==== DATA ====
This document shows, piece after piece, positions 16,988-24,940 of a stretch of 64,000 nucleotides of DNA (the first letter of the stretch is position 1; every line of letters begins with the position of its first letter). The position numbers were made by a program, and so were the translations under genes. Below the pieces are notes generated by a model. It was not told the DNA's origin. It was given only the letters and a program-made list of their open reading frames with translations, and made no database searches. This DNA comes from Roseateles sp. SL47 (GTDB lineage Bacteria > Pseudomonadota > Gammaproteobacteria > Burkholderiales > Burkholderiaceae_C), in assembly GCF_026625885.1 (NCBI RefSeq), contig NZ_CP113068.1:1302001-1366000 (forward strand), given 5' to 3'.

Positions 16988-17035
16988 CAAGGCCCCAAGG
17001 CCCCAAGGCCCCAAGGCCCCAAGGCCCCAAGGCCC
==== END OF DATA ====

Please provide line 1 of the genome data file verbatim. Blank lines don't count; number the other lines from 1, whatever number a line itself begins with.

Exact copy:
This document shows, piece after piece, positions 16,988-24,940 of a stretch of 64,000 nucleotides of DNA (the first letter of the stretch is position 1; every line of letters begins with the position of its first letter). The position numbers were made by a program, and so were the translations under genes. Below the pieces are notes generated by a model. It was not told the DNA's origin. It was given only the letters and a program-made list of their open reading frames with translations, and made no database searches. This DNA comes from Roseateles sp. SL47 (GTDB lineage Bacteria > Pseudomonadota > Gammaproteobacteria > Burkholderiales > Burkholderiaceae_C), in assembly GCF_026625885.1 (NCBI RefSeq), contig NZ_CP113068.1:1302001-1366000 (forward strand), given 5' to 3'.